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Breaking the law when others do: A model of law enforcement with neighborhood externalities

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  • Ferrer, Rosa

Abstract

A standard assumption in the economics of law enforcement is that the probability of a violator being punished depends only on the resources devoted to enforcement. However, it is often true that the productivity of enforcement resources decreases with the number of violators. In this paper, an individual who violates the law provides a positive externality for other offenders because the probability of being punished decreases with the number of individuals violating the law. This externality explains the existence of correlation between individuals' decisions to break a law. The model evaluates the implications when determining the socially optimal enforcement expenditure, focusing specifically on the case of neighborhood crime. In particular, using a parametrized functional form, I show that neighborhood externalities will enhance or impede enforcement, depending on the crime rate.

Suggested Citation

  • Ferrer, Rosa, 2010. "Breaking the law when others do: A model of law enforcement with neighborhood externalities," European Economic Review, Elsevier, vol. 54(2), pages 163-180, February.
  • Handle: RePEc:eee:eecrev:v:54:y:2010:i:2:p:163-180
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    References listed on IDEAS

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    Cited by:

    1. Bjerk, David, 2010. "Thieves, thugs, and neighborhood poverty," Journal of Urban Economics, Elsevier, vol. 68(3), pages 231-246, November.
    2. repec:oup:jeurec:v:15:y:2017:i:2:p:245-295. is not listed on IDEAS
    3. Baumann Florian & Friehe Tim, 2016. "Competitive Pressure and Corporate Crime," The B.E. Journal of Economic Analysis & Policy, De Gruyter, vol. 16(2), pages 647-687, April.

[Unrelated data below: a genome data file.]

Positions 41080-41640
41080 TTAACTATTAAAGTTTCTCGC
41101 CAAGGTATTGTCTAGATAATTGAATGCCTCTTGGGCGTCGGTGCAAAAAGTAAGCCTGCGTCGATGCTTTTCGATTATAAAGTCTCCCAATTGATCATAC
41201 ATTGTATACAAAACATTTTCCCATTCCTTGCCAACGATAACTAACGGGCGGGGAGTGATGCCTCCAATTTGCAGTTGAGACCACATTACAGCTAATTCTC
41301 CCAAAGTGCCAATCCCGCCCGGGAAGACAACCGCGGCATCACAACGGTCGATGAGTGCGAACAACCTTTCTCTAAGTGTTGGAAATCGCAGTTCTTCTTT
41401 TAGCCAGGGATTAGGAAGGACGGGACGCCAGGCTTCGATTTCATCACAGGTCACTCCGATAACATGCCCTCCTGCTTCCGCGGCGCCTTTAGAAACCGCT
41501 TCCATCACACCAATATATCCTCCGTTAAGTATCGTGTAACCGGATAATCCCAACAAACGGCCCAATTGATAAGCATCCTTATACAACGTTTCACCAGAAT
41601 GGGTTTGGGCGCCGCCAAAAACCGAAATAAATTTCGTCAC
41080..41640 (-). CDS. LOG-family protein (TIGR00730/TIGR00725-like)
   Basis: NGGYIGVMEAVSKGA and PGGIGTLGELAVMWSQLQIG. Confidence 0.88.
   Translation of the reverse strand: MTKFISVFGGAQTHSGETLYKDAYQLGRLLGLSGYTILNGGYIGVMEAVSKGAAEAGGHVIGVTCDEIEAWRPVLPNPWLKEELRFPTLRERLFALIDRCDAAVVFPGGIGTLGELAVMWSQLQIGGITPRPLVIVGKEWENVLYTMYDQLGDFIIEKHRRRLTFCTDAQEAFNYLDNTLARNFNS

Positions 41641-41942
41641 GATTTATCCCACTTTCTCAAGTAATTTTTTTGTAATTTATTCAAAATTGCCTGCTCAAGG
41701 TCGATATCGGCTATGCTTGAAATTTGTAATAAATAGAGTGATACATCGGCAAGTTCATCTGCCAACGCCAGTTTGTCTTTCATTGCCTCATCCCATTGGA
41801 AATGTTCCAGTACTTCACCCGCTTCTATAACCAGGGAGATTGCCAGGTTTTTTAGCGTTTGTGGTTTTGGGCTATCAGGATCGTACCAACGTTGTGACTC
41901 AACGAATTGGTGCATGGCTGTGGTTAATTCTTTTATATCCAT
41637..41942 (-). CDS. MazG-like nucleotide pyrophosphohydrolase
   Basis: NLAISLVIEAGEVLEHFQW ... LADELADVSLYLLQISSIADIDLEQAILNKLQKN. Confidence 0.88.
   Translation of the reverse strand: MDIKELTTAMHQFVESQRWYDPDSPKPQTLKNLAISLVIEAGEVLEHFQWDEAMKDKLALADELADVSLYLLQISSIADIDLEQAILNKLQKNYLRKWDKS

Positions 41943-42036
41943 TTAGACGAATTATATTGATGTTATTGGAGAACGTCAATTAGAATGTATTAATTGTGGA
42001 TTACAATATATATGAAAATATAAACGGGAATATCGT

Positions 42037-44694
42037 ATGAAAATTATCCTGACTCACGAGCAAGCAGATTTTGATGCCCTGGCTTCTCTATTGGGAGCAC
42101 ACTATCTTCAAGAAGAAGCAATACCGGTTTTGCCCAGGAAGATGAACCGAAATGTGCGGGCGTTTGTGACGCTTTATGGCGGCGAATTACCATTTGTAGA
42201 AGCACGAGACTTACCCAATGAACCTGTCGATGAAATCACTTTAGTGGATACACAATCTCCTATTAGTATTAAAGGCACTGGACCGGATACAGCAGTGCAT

4. Galbiati, Roberto & Zanella, Giulio, 2012. "The tax evasion social multiplier: Evidence from Italy," Journal of Public Economics, Elsevier, vol. 96(5), pages 485-494.
    5. Akçomak, İ. Semih & ter Weel, Bas, 2012. "The impact of social capital on crime: Evidence from the Netherlands," Regional Science and Urban Economics, Elsevier, vol. 42(1-2), pages 323-340.
    6. Robert Dur & Joël Van Der Weele, 2013. "Status-Seeking in Criminal Subcultures and the Double Dividend of Zero-Tolerance," Journal of Public Economic Theory, Association for Public Economic Theory, vol. 15(1), pages 77-93, February.
    7. Nathan Berg & Jeong-Yoo Kim, 2015. "Quantity Restrictions with Imperfect Enforcement in an Overused Commons: Permissive Regulation to Reduce Overuse?," Journal of Institutional and Theoretical Economics (JITE), Mohr Siebeck, Tübingen, vol. 171(2), pages 308-329, June.
    8. Simundza, Daniel, 2014. "Criminal registries, community notification, and optimal avoidance," International Review of Law and Economics, Elsevier, vol. 39(C), pages 73-82.
    9. Baumann, Florian & Friehe, Tim, 2015. "Status concerns as a motive for crime?," International Review of Law and Economics, Elsevier, vol. 43(C), pages 46-55.
    10. Liu, Xiaodong & Patacchini, Eleonora & Zenou, Yves & Lee, Lung-Fei, 2011. "Criminal Networks: Who is the Key Player?," Research Papers in Economics 2011:7, Stockholm University, Department of Economics.
    11. Friehe, Tim & Miceli, Thomas J., 2015. "Focusing law enforcement when offenders can choose location," International Review of Law and Economics, Elsevier, vol. 42(C), pages 105-112.
    12. Eleonora Patacchini & Yves Zenou, 2012. "Juvenile Delinquency and Conformism," Journal of Law, Economics, and Organization, Oxford University Press, vol. 28(1), pages 1-31.
    13. Daron Acemoglu & Matthew O. Jackson, 2017. "Social Norms and the Enforcement of Laws," Journal of the European Economic Association, European Economic Association, vol. 15(2), pages 245-295.
    14. Jacek Lewkowicz & Katarzyna Metelska-Szaniawska, 2016. "De jure and de facto institutions – disentangling the interrelationships," Working Papers 2016-29, Faculty of Economic Sciences, University of Warsaw.
    15. van der Weele Joël, 2012. "Beyond the State of Nature: Introducing Social Interactions in the Economic Model of Crime," Review of Law & Economics, De Gruyter, vol. 8(2), pages 401-432, October.

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